The main meal of the day is a late lunch. In the north and inland, the majority of the foods has an Austrian or Hungarian flavor.
A typical lunch includes chicken or beef soup, cooked meat (often pork), potatoes, and bread.
Greens with vinegar and oil are served in the spring and summer, and pickled vegetables in the winter. Along the coast, a meal usually includes fish and pasta, risotto, or polenta. Lamb is common in the Dalmatian highland region. Breakfast is simple, usually consisting of strong coffee and bread with jam. The traditional dinner typically consists of leftovers from lunch, cold meats, and cheese with bread. People usually eat in their own homes, although they also eat snacks on the streets. Restaurants are usually very formal and expensive. A variety of fast foods are available, including foods typical of ethnic minorities. While people rarely eat in restaurants, almost everyone has coffee in cafés on a regular basis.
Food Customs at Ceremonial Occasions.
For holidays or special occasions, there are larger quantities of food, particularly meat. Roast pork with the skin (pecenka) is popular in Zagreb and Slavonia. Special cakes are also prepared. Fried cheese, octopus salad, spicy grilled meats, and dishes made with phyllo reflect different cultural influences. Large quantities of alcohol are part of any celebration. In Slavonia, this is usually a plum brandy; in Zagreb and on the coast, grape or herb brandies are popular. Whenever people get together, they usually drink together. Strong Turkish-style coffee and espresso are important symbols of hospitality. Men usually are offered an alcoholic drink.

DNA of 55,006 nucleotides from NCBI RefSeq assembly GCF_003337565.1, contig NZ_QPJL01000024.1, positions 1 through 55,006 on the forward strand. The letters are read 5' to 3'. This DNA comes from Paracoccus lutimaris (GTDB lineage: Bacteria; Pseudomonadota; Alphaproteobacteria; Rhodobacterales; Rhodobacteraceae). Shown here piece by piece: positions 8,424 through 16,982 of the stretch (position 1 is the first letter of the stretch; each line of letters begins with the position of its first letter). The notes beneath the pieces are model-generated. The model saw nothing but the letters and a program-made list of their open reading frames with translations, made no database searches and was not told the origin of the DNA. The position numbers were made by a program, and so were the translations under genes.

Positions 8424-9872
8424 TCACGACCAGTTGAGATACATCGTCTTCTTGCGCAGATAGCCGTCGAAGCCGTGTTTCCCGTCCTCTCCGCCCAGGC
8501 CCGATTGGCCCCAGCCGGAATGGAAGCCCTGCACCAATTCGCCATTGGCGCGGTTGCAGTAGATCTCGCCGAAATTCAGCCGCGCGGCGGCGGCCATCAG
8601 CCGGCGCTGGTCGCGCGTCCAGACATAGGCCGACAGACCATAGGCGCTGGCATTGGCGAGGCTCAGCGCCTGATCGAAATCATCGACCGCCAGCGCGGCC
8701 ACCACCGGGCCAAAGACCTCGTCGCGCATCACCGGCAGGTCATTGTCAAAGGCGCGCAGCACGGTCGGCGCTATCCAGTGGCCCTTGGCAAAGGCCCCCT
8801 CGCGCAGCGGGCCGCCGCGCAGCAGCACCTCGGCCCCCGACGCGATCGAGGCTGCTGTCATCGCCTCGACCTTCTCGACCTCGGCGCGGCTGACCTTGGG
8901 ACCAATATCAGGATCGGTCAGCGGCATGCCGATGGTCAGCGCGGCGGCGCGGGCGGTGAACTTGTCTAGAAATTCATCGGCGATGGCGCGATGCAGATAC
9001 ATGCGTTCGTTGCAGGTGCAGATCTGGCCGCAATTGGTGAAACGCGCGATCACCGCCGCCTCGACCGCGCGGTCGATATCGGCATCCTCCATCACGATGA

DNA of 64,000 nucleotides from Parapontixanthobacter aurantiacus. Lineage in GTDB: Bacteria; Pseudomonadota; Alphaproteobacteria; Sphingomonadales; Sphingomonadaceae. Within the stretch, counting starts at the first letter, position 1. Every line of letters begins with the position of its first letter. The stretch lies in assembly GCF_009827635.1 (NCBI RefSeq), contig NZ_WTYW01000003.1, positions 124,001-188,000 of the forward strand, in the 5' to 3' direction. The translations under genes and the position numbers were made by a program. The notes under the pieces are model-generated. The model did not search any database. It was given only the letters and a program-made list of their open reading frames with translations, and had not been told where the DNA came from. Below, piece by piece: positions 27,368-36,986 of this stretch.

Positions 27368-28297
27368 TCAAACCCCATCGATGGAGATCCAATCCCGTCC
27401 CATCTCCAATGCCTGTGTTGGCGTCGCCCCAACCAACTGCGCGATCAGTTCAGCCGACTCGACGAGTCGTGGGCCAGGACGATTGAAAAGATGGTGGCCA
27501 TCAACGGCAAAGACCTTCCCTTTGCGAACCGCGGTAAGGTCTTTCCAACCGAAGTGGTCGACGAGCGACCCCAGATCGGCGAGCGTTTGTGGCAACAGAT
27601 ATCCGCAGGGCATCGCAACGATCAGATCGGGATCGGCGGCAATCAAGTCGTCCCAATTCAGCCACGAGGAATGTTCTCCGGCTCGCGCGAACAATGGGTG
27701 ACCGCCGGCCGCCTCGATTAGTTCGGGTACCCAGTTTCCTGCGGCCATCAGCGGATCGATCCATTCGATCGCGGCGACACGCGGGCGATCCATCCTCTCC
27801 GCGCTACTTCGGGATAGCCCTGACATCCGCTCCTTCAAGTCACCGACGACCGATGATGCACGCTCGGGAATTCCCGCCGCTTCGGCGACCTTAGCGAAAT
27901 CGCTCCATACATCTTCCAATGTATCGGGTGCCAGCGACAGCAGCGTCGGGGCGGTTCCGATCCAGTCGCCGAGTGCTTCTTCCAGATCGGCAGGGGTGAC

People no longer produce food primarily for their own consumption; although, during the war from 1991 to 1995 people depended on kitchen gardens and subsistence fishing, particularly on the coast. Agriculture, however, remains an important industry. Steel manufacture, chemical production, and oil refineries are also important, as are textiles, shipbuilding, and food processing.
Children play in the ruins of a building. The war for Croatian independence that lasted from 1991 to 1995 took a heavy toll on the country.
Tourism, which was the major industry on the coast until 1991, is again important. Croatia depends on imported goods and the revenue from exports.
Land Tenure and Property.Since the end of socialism, the country has been in the process of transferring property to private ownership. There have been difficulties in the cases of apartments and houses that were confiscated under socialism, and have been occupied for many years by families other than the original owners. The inhabitants of government-owned apartments have been given opportunities to buy their homes. The transformation of industries from government to private ownership is largely complete.
Division of Labor.
Division of labor in the workplace is based largely on skill and educational level. Individuals whose families are professional are likely to enter the professions, while working-class families largely produce working-class children. Under socialism, family connections could help one achieve a position. This was consistent with the national culture and was not necessarily a product of socialism. Communist Party membership increased one's potential for good employment. It is not uncommon for people to retire to help care for a grandchild, while younger men and women continue to work after becoming parents.